Dr. Smits believes that “rather than emphasize the long-term health benefits of an exercise program – which can be difficult to sustain – we urge providers to focus with their patients on the immediate benefits,” he says. “After just 25 minutes, your mood improves, you are less stressed, you have more energy – and you’ll be motivated to exercise again tomorrow. A bad mood is no longer a barrier to exercise; it is the very reason to exercise.

Smits says health care providers who prescribe exercise also must give their patients the tools they need to succeed, such as the daily schedules, problem-solving strategies and goal-setting featured in his guide for therapists.

“Therapists can help their patients take specific, achievable steps,” he says. “This isn’t about working out five times a week for the next year. It’s about exercising for 20 or 30 minutes and feeling better today.”

In my personal, grassroots (entirely non-medical / non-scientific) opinion, that is a great start…but I would also recommend that if the patient wants to improve their odds of success, they…

  • Get the support of their family. Organize family outings that require physical activity, go for nightly walks, etc..
  • Get the support of other depression/anxiety sufferers. Organize regular exercise sessions. While everyone’s experience with depression is unique, fellow sufferers are going to “get you” in a way that your family never will. Sharing the exercise experience with them can also improve the likelihood of adherence.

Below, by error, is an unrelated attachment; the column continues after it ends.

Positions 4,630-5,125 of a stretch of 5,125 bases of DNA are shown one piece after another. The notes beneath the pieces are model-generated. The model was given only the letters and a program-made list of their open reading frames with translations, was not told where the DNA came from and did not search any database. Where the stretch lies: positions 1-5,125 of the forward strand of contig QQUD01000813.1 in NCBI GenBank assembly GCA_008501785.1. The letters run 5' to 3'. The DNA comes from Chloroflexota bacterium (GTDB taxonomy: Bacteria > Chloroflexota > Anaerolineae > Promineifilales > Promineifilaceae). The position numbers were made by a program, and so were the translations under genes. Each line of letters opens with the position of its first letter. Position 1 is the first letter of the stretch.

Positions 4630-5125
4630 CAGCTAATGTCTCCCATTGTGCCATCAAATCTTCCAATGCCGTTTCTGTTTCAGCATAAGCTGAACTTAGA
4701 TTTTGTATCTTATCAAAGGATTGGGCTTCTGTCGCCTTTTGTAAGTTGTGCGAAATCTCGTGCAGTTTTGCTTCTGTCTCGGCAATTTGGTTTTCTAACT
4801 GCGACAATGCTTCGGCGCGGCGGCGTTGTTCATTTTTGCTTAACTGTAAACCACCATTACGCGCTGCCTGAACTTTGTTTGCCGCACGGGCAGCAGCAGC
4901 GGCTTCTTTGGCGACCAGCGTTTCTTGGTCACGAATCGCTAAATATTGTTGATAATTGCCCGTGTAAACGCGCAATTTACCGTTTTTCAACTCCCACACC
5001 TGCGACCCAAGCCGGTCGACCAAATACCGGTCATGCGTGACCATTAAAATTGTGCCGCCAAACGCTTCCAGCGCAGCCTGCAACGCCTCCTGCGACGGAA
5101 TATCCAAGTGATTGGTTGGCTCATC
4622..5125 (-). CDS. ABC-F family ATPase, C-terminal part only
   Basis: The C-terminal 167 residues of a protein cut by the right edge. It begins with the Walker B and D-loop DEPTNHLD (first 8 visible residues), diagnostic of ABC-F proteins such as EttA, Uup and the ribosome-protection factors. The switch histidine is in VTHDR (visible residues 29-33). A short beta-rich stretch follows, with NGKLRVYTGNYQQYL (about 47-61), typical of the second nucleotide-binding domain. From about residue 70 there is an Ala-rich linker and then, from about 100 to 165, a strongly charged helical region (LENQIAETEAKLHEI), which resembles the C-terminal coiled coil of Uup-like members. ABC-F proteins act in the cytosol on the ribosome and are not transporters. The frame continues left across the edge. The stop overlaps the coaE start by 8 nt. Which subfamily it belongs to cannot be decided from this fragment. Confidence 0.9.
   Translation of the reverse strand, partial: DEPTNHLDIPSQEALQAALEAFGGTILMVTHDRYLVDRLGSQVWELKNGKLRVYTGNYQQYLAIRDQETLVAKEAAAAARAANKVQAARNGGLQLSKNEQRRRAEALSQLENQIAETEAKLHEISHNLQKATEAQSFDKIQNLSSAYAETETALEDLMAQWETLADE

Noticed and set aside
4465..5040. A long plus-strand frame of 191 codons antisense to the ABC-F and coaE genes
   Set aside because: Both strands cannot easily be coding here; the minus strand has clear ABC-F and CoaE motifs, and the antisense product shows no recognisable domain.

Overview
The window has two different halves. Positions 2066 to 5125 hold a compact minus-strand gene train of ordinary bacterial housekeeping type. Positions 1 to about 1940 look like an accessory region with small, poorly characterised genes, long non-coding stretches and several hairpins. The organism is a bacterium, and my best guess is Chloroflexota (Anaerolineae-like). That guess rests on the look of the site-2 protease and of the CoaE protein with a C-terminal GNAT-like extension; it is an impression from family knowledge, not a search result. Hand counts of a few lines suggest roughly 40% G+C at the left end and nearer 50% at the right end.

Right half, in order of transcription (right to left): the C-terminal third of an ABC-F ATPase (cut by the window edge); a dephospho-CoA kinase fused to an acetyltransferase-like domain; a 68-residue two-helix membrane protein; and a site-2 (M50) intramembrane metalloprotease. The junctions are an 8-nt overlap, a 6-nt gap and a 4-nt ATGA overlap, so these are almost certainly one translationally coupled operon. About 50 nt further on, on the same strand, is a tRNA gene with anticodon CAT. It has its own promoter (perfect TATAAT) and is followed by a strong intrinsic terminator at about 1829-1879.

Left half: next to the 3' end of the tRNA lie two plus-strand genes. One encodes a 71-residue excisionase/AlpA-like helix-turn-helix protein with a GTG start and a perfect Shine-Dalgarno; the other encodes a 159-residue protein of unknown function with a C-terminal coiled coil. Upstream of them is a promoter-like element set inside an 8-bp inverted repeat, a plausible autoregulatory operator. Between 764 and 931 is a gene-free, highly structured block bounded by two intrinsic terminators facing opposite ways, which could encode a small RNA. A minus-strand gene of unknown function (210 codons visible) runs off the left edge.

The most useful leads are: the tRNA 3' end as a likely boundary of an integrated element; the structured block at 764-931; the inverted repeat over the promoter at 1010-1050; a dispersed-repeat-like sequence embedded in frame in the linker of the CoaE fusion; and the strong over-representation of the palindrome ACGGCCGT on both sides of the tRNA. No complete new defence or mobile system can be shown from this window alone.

• Get the support of an exercise professional who is sensitive to your situation. For a lot of my clients who can’t afford one on one personal training, I provide training programs designed specifically for their needs.


If you need more info, check out Drs. Smits & Otto’s book on the subject.

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  1. Anxiety and depression is one hell of a nasty disease. even if you have everything but if you have clinical depression, you are still nothing.`~:

  2. Just came across this post. I have been really into working out for the past year now, and I can say it has changed my life in so many ways. I was quite depressed before I started working out. I am no longer. Much better than drugs in my opinion.

  3. I exercise regularly, 5 times a week, all cardio based (anything that makes my heart beat very fast).